Once upon a time there were two spies, code-named M and N, who worked for rival departments.
By coincidence on one particular day M and N were both assigned to 24-hour surveillance of the email messages sent by a dastardly counterspy X to one of her accomplices Y.
The messages were cunningly encrypted, so the content was unreadable, but it was hoped that monitoring the number of communication would indicate whether or not a crisis was looming and action would need to be taken.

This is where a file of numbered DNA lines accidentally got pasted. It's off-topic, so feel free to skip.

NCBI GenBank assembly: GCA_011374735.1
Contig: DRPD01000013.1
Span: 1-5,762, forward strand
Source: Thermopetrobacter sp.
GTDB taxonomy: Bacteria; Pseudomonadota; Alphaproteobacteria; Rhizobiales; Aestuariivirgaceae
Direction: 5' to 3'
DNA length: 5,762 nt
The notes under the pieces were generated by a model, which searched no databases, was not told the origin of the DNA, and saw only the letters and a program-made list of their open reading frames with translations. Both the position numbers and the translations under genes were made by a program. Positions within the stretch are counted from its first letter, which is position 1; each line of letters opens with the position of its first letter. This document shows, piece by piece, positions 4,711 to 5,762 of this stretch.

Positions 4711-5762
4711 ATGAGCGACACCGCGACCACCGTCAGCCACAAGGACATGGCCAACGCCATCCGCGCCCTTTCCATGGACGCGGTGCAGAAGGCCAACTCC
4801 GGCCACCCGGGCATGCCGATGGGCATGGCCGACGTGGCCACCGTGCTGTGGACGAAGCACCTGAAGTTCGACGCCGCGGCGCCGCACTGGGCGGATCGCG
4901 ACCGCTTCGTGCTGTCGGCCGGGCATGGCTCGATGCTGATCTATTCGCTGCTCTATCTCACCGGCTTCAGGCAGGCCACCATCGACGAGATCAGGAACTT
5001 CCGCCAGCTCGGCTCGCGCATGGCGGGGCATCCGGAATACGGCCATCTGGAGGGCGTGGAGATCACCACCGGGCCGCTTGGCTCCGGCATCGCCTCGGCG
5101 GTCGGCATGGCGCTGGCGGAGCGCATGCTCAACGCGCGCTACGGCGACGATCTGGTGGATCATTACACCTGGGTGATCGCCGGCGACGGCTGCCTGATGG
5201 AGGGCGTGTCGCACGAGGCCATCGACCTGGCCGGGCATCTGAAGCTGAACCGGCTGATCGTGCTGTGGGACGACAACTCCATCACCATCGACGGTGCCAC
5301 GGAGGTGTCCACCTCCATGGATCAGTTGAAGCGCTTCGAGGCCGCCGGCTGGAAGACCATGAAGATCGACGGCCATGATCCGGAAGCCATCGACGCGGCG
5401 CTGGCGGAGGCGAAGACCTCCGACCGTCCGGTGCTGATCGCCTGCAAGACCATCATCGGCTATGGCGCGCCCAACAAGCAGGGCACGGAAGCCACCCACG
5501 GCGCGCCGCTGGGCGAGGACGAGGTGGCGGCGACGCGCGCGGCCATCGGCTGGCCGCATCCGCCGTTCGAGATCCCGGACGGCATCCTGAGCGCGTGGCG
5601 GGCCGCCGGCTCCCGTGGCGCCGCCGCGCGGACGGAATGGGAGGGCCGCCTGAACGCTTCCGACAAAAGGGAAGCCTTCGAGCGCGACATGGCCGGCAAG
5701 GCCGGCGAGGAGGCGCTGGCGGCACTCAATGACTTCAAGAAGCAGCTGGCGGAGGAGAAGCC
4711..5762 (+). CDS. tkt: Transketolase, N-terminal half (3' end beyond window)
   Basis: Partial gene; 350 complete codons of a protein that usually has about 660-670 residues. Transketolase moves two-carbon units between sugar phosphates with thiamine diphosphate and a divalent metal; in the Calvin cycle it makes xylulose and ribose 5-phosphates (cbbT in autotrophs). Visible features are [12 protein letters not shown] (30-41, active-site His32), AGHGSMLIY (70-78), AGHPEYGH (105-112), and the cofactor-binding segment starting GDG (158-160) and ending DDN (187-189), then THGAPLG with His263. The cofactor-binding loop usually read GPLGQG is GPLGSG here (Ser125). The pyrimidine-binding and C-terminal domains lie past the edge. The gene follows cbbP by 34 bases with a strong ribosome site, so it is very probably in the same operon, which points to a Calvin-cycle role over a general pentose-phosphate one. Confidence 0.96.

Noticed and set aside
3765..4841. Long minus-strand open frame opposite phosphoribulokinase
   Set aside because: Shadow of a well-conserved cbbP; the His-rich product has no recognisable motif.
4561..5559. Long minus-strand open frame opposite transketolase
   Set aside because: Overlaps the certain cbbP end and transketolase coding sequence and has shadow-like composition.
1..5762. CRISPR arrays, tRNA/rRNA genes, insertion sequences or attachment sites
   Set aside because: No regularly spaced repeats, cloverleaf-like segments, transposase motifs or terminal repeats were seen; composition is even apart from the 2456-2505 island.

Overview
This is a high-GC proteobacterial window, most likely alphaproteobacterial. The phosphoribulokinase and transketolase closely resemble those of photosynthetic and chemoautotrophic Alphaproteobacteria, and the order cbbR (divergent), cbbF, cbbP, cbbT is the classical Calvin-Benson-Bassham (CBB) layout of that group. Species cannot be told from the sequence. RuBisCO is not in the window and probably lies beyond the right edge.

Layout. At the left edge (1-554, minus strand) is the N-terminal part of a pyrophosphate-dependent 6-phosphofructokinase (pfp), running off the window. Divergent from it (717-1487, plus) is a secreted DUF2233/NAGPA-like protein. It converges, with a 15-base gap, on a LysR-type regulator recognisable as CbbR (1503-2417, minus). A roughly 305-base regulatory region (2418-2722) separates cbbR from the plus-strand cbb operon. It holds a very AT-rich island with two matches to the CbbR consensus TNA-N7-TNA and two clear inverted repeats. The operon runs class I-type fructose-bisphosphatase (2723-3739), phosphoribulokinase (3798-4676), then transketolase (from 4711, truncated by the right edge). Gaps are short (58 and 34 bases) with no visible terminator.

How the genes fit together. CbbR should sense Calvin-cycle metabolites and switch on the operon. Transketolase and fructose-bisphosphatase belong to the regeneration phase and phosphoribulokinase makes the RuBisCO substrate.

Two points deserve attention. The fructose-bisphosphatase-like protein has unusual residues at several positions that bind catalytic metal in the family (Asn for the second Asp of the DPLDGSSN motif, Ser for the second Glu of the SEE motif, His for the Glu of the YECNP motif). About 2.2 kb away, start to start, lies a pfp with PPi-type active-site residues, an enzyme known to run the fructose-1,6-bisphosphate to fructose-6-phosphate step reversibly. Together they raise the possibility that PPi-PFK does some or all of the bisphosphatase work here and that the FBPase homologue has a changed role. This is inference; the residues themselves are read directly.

A downward trend during the day would indicate there was no cause for alarm; conversely an upward trend would indicate danger.
M counted the messages sent in each 12-hour period and submitted a report with a graph showing a clear downward trend.
N counted the messages sent in each 8-hour period and submitted a report with a graph showing a clear upward trend.
Yet the equipment used by each spy was perfectly reliable, and they recorded the data accurately. How can this paradox be explained?